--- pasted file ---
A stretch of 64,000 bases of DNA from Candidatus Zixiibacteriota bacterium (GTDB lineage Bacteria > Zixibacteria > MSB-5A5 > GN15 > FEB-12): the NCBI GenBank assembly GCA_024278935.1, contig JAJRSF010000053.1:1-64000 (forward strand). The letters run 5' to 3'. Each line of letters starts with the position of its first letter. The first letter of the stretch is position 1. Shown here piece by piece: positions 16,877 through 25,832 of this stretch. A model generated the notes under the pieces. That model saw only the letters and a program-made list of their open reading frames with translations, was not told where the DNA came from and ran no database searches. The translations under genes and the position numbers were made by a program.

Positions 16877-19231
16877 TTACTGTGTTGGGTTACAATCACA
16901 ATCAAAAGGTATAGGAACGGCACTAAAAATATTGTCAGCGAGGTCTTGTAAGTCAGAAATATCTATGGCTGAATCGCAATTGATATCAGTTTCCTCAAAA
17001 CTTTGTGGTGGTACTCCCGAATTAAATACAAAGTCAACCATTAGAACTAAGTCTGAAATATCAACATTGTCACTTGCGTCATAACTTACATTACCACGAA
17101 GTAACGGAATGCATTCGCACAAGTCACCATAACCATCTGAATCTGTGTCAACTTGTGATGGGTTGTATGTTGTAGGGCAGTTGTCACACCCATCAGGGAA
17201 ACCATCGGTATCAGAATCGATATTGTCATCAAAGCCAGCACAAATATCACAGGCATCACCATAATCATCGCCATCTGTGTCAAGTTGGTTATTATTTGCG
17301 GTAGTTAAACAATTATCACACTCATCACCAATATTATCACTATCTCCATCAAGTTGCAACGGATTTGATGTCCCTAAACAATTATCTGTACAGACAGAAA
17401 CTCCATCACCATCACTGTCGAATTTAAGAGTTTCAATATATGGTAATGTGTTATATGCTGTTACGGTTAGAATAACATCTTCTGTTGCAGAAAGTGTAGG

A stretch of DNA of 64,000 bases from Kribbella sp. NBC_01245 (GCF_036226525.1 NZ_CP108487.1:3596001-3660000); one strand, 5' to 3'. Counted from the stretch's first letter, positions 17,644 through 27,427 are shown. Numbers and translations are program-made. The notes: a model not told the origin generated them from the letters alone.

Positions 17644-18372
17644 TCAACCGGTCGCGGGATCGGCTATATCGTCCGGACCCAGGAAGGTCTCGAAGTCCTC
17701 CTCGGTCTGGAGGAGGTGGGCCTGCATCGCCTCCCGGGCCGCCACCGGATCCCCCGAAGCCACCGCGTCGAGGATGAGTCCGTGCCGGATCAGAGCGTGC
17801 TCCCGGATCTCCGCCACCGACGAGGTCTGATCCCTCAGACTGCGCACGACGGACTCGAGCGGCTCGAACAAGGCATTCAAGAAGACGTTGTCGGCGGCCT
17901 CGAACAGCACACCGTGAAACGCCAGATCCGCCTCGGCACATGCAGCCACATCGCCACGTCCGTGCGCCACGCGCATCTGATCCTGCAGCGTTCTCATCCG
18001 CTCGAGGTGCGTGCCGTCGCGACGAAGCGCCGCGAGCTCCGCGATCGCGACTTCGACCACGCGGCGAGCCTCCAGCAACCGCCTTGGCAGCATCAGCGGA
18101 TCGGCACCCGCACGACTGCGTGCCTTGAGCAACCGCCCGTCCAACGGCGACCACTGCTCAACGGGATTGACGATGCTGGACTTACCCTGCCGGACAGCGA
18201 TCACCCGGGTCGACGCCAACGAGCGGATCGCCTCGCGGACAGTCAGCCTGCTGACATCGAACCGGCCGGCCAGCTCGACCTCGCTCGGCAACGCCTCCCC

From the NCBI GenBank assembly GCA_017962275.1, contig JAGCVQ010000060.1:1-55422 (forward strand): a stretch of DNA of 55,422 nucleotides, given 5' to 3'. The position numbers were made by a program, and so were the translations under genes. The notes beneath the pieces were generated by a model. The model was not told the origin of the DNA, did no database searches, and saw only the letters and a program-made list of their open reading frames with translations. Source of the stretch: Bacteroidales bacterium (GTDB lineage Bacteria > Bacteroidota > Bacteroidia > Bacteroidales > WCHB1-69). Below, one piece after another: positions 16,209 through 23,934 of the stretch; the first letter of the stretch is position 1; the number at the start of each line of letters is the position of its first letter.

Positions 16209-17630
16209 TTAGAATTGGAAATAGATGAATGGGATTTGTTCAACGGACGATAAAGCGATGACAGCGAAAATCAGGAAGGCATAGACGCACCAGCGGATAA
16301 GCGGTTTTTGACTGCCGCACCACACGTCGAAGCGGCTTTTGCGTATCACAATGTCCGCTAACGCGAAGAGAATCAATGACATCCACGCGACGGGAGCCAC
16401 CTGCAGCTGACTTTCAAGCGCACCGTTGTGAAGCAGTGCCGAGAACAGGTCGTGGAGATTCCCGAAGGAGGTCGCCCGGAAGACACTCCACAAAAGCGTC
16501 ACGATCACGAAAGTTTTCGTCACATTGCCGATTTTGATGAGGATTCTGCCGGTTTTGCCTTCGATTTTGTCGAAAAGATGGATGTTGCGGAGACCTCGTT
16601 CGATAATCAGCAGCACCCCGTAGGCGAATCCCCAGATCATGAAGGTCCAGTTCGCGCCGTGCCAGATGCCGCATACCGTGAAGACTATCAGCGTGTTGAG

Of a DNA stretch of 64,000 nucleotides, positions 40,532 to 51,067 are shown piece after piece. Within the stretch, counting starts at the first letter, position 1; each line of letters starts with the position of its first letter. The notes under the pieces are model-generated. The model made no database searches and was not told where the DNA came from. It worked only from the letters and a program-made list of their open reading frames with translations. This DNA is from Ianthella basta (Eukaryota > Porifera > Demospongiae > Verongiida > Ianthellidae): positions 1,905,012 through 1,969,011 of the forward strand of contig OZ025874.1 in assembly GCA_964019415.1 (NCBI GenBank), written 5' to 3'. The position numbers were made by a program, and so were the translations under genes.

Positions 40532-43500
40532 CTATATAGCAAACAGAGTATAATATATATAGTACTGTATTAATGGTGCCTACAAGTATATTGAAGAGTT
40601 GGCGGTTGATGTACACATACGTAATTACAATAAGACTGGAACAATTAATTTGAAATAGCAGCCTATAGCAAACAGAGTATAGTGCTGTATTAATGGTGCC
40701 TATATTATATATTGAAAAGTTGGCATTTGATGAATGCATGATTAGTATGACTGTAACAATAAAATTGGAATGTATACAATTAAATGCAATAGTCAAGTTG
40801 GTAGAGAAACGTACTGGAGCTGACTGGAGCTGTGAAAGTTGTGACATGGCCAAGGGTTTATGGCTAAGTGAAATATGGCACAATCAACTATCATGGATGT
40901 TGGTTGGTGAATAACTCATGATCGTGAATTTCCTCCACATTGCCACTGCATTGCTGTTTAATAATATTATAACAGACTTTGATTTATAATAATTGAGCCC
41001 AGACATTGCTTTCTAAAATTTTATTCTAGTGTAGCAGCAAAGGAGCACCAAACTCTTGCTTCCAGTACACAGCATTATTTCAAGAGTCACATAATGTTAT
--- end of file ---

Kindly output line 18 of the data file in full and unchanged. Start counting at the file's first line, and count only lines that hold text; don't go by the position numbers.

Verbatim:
18201 TCACCCGGGTCGACGCCAACGAGCGGATCGCCTCGCGGACAGTCAGCCTGCTGACATCGAACCGGCCGGCCAGCTCGACCTCGCTCGGCAACGCCTCCCC